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Film / Windtalkers

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Windtalkers is a 2002 military film directed by John Woo, about the Navajo Code Talkers in the Pacific front of World War II.

Joe Enders (Nicolas Cage) is given the job of protecting a Navajo code talker named Ben (Adam Beach). Because the code must not be broken, Joe's orders are to kill Ben should he fall into enemy hands. The movie mostly follows the Battle of Saipan.

Tropes in this film:

  • Absurdly Sharp Blade: The mass-produced katana used to behead Ox with a single stroke.
  • Action Prologue: Joe's first scene in the Solomons in 1943.
  • Anyone Can Die: It's World War II in the Pacific, so this is to be expected. By the end of the film, only Chick, Ben, and Pappas are left of the original squad.
  • Ax-Crazy: Joe turns into a real demon of war during combat, just looking for more kills to score. Later, after Whitehorse is killed, Yahzee takes the role of ax-crazy soldier.
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  • Back-to-Back Badasses: Ox and Whitehorse during their Last Stand.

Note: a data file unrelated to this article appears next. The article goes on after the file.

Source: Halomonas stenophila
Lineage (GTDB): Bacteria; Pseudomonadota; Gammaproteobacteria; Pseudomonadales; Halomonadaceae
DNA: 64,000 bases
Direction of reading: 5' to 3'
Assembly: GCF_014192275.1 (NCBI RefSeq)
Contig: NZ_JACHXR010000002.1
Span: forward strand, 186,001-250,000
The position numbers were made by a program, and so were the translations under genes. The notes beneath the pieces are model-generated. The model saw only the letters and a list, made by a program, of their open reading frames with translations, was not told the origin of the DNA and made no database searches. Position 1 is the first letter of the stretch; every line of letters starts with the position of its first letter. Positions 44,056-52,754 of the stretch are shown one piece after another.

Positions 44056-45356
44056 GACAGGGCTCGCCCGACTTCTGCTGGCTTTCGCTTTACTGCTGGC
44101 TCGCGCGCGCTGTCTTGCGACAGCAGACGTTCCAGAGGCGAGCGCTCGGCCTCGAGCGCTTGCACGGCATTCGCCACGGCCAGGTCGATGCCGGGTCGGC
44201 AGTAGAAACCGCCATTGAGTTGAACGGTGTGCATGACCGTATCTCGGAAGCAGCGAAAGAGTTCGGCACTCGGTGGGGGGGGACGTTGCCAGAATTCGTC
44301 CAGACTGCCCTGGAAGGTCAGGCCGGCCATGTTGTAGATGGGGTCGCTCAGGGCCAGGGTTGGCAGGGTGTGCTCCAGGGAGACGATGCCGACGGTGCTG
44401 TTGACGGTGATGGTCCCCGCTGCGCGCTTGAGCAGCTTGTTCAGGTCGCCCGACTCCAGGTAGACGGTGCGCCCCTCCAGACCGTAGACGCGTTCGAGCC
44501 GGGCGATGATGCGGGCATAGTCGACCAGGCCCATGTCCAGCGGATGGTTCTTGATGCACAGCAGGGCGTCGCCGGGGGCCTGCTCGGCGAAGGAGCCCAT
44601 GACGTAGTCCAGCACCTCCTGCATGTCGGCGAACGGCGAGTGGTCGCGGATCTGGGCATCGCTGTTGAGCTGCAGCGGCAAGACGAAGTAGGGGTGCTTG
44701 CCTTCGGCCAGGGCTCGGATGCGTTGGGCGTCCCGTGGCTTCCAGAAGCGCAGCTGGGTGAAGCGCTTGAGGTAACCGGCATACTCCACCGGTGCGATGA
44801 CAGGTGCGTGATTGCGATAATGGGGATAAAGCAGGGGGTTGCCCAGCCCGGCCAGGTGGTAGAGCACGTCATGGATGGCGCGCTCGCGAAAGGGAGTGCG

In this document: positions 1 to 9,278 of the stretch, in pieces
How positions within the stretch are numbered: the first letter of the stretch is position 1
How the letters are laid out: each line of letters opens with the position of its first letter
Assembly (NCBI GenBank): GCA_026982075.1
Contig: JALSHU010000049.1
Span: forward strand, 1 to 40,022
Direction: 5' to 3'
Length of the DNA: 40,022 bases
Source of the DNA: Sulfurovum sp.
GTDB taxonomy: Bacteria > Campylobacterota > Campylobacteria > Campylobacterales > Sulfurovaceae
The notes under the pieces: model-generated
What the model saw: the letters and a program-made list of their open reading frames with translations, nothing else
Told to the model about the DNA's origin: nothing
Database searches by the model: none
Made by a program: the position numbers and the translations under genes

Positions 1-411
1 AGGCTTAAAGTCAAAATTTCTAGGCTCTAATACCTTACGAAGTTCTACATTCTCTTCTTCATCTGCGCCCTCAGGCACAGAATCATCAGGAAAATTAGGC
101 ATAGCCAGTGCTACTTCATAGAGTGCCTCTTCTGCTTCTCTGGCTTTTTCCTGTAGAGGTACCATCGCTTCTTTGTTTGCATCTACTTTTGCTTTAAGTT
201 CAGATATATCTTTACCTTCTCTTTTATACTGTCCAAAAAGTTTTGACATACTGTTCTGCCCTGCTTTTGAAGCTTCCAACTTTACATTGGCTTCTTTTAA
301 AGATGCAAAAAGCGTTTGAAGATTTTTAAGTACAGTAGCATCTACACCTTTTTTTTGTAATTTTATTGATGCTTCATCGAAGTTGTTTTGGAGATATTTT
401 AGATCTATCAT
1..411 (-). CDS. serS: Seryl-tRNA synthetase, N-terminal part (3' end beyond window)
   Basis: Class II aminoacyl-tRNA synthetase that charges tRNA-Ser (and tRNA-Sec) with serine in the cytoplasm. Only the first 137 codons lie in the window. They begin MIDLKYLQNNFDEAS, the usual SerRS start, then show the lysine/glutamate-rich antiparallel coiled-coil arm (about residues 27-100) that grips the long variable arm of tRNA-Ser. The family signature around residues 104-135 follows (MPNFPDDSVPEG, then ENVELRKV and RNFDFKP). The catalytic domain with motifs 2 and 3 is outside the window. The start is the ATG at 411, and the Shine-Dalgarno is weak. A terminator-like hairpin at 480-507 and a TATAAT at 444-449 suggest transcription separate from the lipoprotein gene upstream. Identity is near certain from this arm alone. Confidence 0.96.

• Bayonet Ya: Both the Japanese Army and US Marines are shown using bayonets on their rifles, but the former especially so.
  • Berserk Button: As expected, Ben didn't take The Reveal about Joe's orders mildly.
  • Blood from the Mouth: Joe, to indicate that he's really dying.
  • Blood Knight:
    • Joe enjoys killing the Japs a little too much after being the Sole Survivor of the Solomon Islands campaign. There's actually a close-up of a Cheshire Cat Grin on his face as he gleefully mows down half a dozen Japs with his Tommy-gun in one scene.
    • Ben becomes one following Charlie's death. And, like Joe before him, slaughters any Japanese soldier he comes across.